China’s Economic Reforms Get Another Chance

Re-Blogged From

Editor’s Note

The 19th Chinese Communist Party Congress runs Oct. 18-24. The convention marks the start of a transition as delegates name new members to lead China’s most powerful political institutions. But the change in personnel is only part of a larger transformation underway in the Party and in the country — a process that began long before the party congress kicked off and will continue long after it ends. This is the third installment in a four-part series examining how far China has come in its transition, and how far it has yet to go.

For years, China has tried to better balance the wealth in Qingdao and other coastal areas with inland areas that have languished.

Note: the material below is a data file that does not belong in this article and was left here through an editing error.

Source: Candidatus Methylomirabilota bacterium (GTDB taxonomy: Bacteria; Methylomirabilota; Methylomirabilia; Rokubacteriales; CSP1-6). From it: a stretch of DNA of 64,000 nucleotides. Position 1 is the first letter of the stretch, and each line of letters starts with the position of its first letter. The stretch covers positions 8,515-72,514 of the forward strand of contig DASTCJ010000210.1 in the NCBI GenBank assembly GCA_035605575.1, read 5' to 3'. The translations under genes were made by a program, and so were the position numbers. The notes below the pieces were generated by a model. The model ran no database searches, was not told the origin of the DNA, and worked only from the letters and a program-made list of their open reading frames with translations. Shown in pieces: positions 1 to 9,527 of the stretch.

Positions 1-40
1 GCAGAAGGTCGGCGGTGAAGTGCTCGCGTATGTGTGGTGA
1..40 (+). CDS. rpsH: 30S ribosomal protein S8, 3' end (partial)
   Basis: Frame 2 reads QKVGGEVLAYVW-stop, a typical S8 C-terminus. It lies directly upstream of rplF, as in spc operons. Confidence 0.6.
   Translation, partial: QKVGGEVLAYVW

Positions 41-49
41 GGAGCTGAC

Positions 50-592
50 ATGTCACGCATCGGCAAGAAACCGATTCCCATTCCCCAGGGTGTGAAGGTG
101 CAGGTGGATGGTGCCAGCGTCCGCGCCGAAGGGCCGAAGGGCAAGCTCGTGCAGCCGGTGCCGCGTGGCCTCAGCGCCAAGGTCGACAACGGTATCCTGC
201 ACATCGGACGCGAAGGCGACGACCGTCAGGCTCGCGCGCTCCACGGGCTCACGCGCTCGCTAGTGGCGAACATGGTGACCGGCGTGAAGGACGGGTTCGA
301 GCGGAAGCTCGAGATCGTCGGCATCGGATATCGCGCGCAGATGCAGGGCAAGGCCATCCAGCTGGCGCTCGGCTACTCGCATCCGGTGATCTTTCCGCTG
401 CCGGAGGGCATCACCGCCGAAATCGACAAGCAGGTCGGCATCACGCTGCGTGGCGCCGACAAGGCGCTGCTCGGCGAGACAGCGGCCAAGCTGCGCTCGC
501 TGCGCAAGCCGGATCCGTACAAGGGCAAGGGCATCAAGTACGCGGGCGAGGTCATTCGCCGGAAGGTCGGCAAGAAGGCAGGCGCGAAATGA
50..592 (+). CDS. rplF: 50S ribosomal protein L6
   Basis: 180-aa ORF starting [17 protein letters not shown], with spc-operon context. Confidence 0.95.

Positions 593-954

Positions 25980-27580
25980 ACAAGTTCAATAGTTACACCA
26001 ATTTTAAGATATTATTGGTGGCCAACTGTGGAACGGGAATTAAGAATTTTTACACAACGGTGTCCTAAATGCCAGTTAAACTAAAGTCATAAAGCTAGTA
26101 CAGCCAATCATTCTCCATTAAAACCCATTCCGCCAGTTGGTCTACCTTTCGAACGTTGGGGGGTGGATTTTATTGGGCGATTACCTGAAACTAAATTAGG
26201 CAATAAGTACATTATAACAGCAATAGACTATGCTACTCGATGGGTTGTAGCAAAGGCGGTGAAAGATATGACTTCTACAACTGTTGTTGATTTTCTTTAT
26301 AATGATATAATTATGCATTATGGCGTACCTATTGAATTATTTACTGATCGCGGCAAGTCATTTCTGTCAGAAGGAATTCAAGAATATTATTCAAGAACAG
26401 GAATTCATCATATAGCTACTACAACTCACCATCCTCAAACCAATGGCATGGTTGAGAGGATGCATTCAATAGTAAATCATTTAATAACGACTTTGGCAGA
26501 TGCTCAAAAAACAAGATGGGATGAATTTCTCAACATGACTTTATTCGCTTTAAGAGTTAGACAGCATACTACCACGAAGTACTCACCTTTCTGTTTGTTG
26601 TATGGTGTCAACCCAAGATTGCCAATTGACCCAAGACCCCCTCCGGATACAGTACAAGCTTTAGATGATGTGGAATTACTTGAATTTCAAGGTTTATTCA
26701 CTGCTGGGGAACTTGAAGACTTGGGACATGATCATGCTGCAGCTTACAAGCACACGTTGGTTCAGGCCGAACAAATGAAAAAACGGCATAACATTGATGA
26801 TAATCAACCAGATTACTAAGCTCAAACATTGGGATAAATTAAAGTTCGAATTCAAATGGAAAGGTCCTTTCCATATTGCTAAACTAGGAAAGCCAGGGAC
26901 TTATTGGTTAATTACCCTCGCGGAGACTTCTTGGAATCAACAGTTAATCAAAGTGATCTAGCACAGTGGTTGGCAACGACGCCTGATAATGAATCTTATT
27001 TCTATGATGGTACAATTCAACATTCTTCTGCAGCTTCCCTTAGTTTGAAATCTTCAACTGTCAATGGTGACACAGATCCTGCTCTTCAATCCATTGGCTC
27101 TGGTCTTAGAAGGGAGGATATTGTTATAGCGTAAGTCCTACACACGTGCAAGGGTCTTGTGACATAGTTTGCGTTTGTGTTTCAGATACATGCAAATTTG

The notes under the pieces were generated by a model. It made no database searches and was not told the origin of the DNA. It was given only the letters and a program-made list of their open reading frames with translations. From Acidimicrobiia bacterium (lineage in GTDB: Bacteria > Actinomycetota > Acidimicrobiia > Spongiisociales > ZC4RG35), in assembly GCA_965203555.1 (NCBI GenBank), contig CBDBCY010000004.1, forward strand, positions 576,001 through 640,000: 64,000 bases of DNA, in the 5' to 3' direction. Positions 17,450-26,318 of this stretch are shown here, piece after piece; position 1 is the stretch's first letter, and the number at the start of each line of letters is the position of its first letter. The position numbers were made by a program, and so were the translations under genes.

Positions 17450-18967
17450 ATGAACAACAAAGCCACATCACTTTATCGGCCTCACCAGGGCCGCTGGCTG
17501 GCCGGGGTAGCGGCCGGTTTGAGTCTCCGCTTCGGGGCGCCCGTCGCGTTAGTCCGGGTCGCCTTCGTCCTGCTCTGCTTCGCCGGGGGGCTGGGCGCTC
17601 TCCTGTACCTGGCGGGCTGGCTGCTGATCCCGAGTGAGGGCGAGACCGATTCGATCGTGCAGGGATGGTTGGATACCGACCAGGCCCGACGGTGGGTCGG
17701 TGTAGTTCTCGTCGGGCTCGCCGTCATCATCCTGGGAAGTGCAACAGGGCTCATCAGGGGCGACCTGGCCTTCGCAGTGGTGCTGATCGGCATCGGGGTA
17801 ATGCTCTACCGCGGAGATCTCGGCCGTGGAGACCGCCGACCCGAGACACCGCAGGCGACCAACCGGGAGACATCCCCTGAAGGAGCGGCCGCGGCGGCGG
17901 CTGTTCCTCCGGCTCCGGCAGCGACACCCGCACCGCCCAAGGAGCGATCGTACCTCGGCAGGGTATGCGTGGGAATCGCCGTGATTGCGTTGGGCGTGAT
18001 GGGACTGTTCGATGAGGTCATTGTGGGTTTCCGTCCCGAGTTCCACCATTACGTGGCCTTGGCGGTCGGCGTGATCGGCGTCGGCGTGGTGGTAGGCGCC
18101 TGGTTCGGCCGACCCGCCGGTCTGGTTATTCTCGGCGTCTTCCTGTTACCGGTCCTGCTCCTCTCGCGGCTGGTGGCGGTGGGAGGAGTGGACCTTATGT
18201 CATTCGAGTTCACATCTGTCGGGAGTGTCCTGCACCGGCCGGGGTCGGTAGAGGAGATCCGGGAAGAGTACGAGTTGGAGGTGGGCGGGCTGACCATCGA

(STR/AFP/Getty Images)

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America the Beautiful, but Divided

By Rebecca Keller – Re-Blogged rom

For nearly a year the world has worked to adapt to recent changes, both real and perceived, in U.S. foreign policy. But as the globe responds to the new priorities of its only superpower, Americans themselves remain divided over how best to engage with their surroundings.

Much like the members of the European Union, each of America’s states has its own needs to fulfill. Technological progress has given some states an edge in pursuing their goals, but it has also left behind regions that were once among the most prominent forces in U.S. politics — including the country’s flourishing breadbasket, the American Midwest. And as the socio-economic gap between different parts of the country has widened, so have their policy preferences.